The plot description above for Cuckoo Song barely scratches the surface of the novel’s set-up. To go into any detail of where the story goes from there would betray too many spoilers that readers should just go discover themselves. Like much middle-grade literature, events in the book set things up so that the young protagonist is isolated, unsure of which adults to trust, uncertain where they can be safe. Secrets have been kept from them because of their young age, but this has just created problems: problems the adults seem incapable of really understanding or solving, but which the young protagonist is able to discover answers about and fix themselves.
Initially alone, Triss ends up finding support from at least one adult, the wildly progressive and all-around-awesome Violet, fiancée of Sebastian until his death in the trenches, and eventually Triss reconciles into an uneasy, but growing partnership with Pen. The complex relationship between the two sisters is one of the greatest strengths of the book and highlights one of the big themes of the novel, the nature of family and loss. Pen and Triss are both brilliantly realized, real even with all the fantastic elements at play in their characters and relationship.
Hardinge’s books in general feature strong female characters, whether at the forefront of the story or not. In Cuckoo Song there is obviously Triss and Pen, but there is also Violet: a feminist, a lover of jazz and motorcycles. She is a woman who dearly loved Triss and Pen’s brother Sebastian, yet his death (and other events) have caused her to become unnaturally bound in that relationship rather than joined simply in the marriage they intended. She has become defined as a painful memory by the Crescents, a woman who can never become an actual part of the family, yet who is in many ways at their mercy. As Triss yearns for freedom from the coddling of her parents, as Pen yearns for individuality and a recognized voice, so too does Violet yearn for actual independence from the past. As with all things in her novels Hardinge weaves strands of historic realism, magic, and figurative language into Violet’s complex condition.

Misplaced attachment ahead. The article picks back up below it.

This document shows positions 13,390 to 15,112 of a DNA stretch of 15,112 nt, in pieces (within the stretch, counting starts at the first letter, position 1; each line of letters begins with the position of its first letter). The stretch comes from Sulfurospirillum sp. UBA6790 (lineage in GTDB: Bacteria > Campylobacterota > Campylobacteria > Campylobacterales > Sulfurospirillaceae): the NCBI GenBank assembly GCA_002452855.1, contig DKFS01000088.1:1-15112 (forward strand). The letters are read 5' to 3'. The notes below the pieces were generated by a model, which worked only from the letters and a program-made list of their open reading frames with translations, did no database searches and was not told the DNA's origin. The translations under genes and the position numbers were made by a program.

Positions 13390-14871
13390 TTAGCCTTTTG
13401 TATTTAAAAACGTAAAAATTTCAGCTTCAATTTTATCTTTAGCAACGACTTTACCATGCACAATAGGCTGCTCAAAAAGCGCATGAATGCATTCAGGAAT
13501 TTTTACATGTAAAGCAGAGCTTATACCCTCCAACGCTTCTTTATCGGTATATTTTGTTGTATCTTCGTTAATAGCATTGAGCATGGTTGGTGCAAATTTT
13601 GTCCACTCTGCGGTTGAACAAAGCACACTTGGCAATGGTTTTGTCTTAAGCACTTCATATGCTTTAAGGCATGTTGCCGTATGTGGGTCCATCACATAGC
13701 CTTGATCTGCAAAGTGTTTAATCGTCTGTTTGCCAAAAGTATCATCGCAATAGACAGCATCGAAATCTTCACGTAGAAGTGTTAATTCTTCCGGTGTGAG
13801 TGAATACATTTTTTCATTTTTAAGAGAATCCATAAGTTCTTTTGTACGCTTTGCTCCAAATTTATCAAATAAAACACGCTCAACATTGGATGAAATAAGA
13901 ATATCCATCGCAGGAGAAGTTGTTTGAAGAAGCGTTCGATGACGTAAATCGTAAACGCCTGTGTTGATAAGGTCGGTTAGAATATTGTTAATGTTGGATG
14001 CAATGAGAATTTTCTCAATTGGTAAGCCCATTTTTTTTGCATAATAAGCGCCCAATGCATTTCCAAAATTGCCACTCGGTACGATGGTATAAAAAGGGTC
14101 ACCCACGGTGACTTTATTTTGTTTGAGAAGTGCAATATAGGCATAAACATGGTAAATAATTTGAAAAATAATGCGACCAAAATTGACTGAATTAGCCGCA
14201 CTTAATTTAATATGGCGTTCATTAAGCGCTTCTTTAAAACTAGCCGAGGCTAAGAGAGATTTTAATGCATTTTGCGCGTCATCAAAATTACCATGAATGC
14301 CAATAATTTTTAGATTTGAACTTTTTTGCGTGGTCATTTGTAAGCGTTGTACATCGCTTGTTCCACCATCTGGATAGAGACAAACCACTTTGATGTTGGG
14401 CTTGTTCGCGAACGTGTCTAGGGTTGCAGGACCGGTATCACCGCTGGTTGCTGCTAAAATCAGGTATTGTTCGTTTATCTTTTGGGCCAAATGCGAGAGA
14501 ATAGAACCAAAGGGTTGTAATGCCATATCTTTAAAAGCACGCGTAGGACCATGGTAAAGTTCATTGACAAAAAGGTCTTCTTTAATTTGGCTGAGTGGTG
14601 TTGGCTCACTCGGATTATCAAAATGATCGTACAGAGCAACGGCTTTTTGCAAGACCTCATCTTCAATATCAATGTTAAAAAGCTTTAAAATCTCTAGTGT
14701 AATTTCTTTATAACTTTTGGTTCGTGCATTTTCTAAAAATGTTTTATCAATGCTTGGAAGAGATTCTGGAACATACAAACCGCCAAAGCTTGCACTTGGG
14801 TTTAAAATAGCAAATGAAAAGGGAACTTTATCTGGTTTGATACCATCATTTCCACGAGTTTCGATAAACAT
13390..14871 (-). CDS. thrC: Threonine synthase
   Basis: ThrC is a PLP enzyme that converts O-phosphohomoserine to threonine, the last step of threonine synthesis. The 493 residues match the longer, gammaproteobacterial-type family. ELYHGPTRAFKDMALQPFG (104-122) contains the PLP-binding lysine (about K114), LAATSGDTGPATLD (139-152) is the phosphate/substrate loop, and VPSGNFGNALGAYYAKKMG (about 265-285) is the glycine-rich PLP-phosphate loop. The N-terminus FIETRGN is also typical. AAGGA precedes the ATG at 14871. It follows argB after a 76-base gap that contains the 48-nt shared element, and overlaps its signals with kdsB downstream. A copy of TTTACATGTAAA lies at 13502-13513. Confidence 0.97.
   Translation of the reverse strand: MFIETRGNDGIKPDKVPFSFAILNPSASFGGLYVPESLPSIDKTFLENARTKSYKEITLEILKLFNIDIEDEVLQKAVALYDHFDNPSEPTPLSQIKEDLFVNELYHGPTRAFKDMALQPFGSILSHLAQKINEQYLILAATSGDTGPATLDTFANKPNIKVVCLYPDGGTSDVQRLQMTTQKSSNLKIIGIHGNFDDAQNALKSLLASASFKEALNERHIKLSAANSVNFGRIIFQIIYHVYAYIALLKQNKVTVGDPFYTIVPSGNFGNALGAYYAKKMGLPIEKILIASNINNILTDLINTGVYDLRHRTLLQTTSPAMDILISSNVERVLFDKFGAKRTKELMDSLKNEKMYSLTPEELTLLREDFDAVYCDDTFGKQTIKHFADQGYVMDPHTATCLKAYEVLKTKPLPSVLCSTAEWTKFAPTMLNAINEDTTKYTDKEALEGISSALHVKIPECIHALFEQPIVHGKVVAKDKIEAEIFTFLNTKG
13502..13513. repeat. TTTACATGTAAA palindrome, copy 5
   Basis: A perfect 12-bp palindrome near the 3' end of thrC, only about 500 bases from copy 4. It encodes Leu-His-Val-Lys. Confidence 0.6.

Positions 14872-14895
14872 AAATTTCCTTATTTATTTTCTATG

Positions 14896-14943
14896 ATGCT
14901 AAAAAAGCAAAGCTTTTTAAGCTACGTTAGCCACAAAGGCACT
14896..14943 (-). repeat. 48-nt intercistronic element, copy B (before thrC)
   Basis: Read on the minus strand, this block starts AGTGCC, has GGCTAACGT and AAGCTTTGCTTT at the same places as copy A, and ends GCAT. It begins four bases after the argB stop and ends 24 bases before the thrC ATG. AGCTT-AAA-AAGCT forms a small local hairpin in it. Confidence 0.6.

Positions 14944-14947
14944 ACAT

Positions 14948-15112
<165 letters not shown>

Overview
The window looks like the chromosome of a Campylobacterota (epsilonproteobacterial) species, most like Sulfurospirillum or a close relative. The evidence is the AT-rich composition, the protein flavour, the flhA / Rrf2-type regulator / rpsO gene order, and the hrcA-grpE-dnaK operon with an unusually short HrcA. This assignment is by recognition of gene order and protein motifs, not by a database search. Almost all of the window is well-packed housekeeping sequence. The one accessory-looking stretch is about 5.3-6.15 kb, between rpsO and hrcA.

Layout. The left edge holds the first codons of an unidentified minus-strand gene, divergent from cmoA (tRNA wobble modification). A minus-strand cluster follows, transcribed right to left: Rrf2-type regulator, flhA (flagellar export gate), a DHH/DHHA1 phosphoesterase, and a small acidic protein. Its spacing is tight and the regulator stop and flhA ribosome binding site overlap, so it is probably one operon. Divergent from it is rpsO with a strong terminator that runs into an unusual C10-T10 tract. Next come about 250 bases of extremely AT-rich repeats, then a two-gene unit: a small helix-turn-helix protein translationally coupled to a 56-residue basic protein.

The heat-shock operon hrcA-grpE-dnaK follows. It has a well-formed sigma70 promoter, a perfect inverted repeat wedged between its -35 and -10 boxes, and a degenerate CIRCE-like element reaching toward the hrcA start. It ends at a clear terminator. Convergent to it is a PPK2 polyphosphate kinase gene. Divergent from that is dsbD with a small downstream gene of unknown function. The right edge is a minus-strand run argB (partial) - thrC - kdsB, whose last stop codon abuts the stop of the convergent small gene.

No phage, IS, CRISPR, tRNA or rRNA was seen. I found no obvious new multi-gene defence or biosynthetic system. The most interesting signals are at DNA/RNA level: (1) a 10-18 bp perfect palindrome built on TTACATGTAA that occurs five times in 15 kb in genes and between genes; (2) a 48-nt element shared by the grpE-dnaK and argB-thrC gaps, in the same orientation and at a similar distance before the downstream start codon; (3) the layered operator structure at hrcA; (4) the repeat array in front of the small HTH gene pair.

The males in the novel are depicted as more helpless, or severely misguided. Interestingly they are given a particular trait more traditionally (unfairly) considered ‘feminine’: they are ruled and defined by their passions. The inability of Mr. Crescent to deal with his son’s death leads to the entire predicament of the novel. Another character similarly is unable to rationally cope with vindictive emotions and preconceived views in the face of new possibilities or redemption. On the other hand, the only woman to display these kinds of failing traits is Mrs. Crescent, who is also the only woman in the novel set in that traditional role of motherhood — of a supplier of protection. Ironically, Violet proves to be better at this job than the traditional mother.
A novel filled with atmospheric creepiness and exquisite literary depth, Cuckoo Song is another success from the extremely talented Hardinge. Her new book The Lie Tree is also just recently out, so there are plenty of options out there for both new and familiar readers alike.